The other day Sylvia and I were on Angel Island and one of rangers told us that they named this strait “the Golden Gate” because of how it looks as sunset.  This was even before the Bridge.

We saw a very cool show by the couture artiste Guo Pei in the Legion of Honor museum in SF.  She’s from mainland China, kind of nice to see, as we know so little about high modern art in China. Although by now she has a shop in Paris. Those shoes, by the way, aren’t resting on display props—that’s just how high their soles are.  And dig those cake-frosting skirts.

Another Guo Pei…I think these dresses are made of strips of leather, or maybe of plastic. Why do we worry about meeting aliens from other worlds, when we’ve go so much going on right here.

Nice to see such a happy, friendly mummy.  It’s all good.  Where is when?

Another week, we hit the Monterey Aquarium.  They had a couple of shows on (a) the Deep and (b) Tentacled creatures.  Sadly these two shows were pretty crappy; the overwhelming majority of the displays were—hello?—video screens rather than animals in tanks.  I did love this old old print illo, though.  Our friend the ship-eating Kraken.

And I dug this little guy, one of my totem animals, the cuttlefish. Or maybe she’s a squid.  I love how demure and tidy they look when the bunch up their tentacles into a point.

Speaking of screens, here’s Sylvia lit by one.  I love the Georges de La Tour quality of the image; I’m talking of the 17th C painter who’d get intense chiaroscuro effects by posing a model near a small flame in a dark space. We had a great room at the Seven Gables Inn in Monterey overlooking the bay.

226. God is a Log. Acrylic, 24″ x 18″, May,  2022.

Based on a photo I took.  The isolated log os on the Santa Cruz beach. I rolled the log into the surf a few times, and eventually it always came back out. Something about the individuality of the log struck me, the “thingness” of it.  And, being the kind of person I am, I thought about the notion that god is in every object, everywhere, all the time.  God is a log!

Here’s a good honest for-sure octopus. I’ve heard it said that in some sense a lot of her brain is in her tentacles.  So much distributed computation going on to move those incredible things around.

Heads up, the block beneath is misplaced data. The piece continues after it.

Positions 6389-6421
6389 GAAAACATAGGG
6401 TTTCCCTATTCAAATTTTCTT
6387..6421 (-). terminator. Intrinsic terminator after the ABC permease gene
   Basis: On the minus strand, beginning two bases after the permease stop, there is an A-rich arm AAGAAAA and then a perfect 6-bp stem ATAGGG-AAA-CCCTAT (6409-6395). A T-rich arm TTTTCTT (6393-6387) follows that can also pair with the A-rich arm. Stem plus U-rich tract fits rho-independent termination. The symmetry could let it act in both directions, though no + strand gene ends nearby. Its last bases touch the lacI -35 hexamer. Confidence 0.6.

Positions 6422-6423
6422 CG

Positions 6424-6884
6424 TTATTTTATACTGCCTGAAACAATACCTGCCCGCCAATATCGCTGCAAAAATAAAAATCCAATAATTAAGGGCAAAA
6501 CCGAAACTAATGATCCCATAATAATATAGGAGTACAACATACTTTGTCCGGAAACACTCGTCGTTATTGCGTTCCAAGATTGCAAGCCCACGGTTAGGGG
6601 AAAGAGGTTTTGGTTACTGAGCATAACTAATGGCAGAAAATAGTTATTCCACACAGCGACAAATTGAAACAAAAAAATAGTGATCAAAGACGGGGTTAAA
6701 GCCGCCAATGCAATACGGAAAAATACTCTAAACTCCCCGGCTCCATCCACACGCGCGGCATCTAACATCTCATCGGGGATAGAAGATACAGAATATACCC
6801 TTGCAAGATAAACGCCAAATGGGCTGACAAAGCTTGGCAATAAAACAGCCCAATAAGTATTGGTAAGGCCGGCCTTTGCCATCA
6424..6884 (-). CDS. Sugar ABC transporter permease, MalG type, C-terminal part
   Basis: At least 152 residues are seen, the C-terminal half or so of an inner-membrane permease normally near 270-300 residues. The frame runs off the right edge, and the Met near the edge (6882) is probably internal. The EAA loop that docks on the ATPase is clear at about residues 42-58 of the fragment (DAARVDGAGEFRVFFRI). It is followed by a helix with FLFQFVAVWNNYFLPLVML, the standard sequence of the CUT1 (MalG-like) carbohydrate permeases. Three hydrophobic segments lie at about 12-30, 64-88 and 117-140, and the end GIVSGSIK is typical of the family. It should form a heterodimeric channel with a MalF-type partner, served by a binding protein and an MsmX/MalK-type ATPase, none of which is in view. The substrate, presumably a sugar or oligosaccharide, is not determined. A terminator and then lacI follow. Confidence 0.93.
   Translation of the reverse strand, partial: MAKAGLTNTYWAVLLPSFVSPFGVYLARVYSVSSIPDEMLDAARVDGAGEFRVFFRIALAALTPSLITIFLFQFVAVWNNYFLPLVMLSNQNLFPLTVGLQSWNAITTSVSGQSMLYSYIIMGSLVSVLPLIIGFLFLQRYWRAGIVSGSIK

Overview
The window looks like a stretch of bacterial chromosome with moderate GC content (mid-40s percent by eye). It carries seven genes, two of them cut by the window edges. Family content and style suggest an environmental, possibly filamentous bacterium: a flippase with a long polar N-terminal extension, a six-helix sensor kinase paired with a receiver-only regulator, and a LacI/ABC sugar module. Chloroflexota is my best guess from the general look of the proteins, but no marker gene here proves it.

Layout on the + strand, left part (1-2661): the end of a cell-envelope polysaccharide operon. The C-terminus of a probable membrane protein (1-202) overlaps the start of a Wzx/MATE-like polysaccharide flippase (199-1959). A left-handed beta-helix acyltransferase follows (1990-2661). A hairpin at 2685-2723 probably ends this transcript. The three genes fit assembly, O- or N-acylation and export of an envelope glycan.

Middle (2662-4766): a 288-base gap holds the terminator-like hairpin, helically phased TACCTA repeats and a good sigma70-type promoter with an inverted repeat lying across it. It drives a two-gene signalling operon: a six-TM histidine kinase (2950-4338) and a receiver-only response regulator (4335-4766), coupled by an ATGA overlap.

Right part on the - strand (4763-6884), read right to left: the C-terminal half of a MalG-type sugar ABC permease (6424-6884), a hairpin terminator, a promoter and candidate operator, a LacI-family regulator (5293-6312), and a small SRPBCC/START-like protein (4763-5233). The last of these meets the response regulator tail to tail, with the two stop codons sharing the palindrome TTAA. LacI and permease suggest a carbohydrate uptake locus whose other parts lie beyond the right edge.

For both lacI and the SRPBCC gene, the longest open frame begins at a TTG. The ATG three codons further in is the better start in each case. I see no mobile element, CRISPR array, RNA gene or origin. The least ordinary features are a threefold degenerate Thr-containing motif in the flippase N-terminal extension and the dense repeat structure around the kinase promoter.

And a shark in the Monterey Bay Aquarium’s giant kelp tank, which is a great as ever.  When I was teaching at San Jose State, I had student who was a SCUBA diver and he had a job swimming in the tank and squeegeeing the windows from the inside.

Bikes for rent.  I love beach businesses. So catch-as-catch-can, so sandy.

Lover’s Point at sunset with the giant bonsai of the Monterey pines.

We always like visiting the Anderson museum on the Stanford campus next to the Cantor Museum. They have a particularly nice Jackson Pollock, Lucifer from 1947. Funny how nobody else ever really adopted this style. Uniquely his.  I like to look at it for a long time.  It’s so much subtler than one might initially think. So hard to  dance this web of chaos.

Classic shot.  The bird brings the stone to life.

A Willem De Kooning, Gansevoort Street 1949, from the Anderson collection.  Particularly fine, with rich color and animation  Resisting any attempt to tidy it up and flatten things out.  So nice when there’s extra colors at the edges of areas. This is the one we’d take home.

The Stanford Cantor Museum has this big wardrobe kind of thing with glass cases an with drawers you can open.  All full of exquisite bric-a-brac that the Leland Stanford family accumulated.  Here’s a quadruple hourglass.  Like…why?  Days, hours, minutes, and seconds?  Different time zones? To be passed out to synchronize?

I know I’m overdoing it with photos of art…definitely it’s a case of shooting fish in a barrel.  This is a piece of a painting called January 1977 by Frank Lobdell. Such yummy colors.  I learn so much about  how to paint by looking at paintings.

226. Birding. Acrylic, 28″ x 22″,  May, 2022. I wanted a “bird” painting. We had a birdfeeder outside our bedroom window, and I’d been looking at the birds a lot. Very loosely speaking, these three birds, top to bottom, are a junco, a nuthatch, and a blue jay.  Plus an ungendered birdwatcher. For whatever reason, this painting took me a long time, with about seven layers. And then a couple of weeks later, I went back and did one more layer, retouching the person’s hair, and making the background more irregular.

Giant steel Serra sculpture at the Cantor. We like to run around inside it with the kids.

Someone please stop me.  A final hit from Ye Olde Curio Cabinet.  Owl, Bellows, Bong, Bell Jar.  Whoah, Nelly!

The rhapsodizing connoisseur.

The frikkin’ lobby.  Getaddahere alreaady.

An early 1980s poem I found in one of my scrapbooks.  I think I was working on my novel The Secret of Life at that time. And working on my relationships.

Awesome mural in the Mission near Precita Park. Love the hoo-doo man with his multiple hand pases. Hell, who needs a MVSEVM!

Another scrapbook find. 1986. We were nearing the end of our time in Lynchburg, VA, about to move to the promised land of  California.

I did my “Early Years of Bitter Sturggle” in Lynchburg…wrote about six books there.  Living on about $20K a year with a family of five.  It helped a lot that Sylvia had a  teaching job.

Anyway, I didn’t know if anyone was even reading my books, and then our of the blue these three earnest young guys showed up at my “office” (in an abandoned builiding) and one of them, Todd Michau, gave me this wonderful drawing he’d made of a four-dimensional object.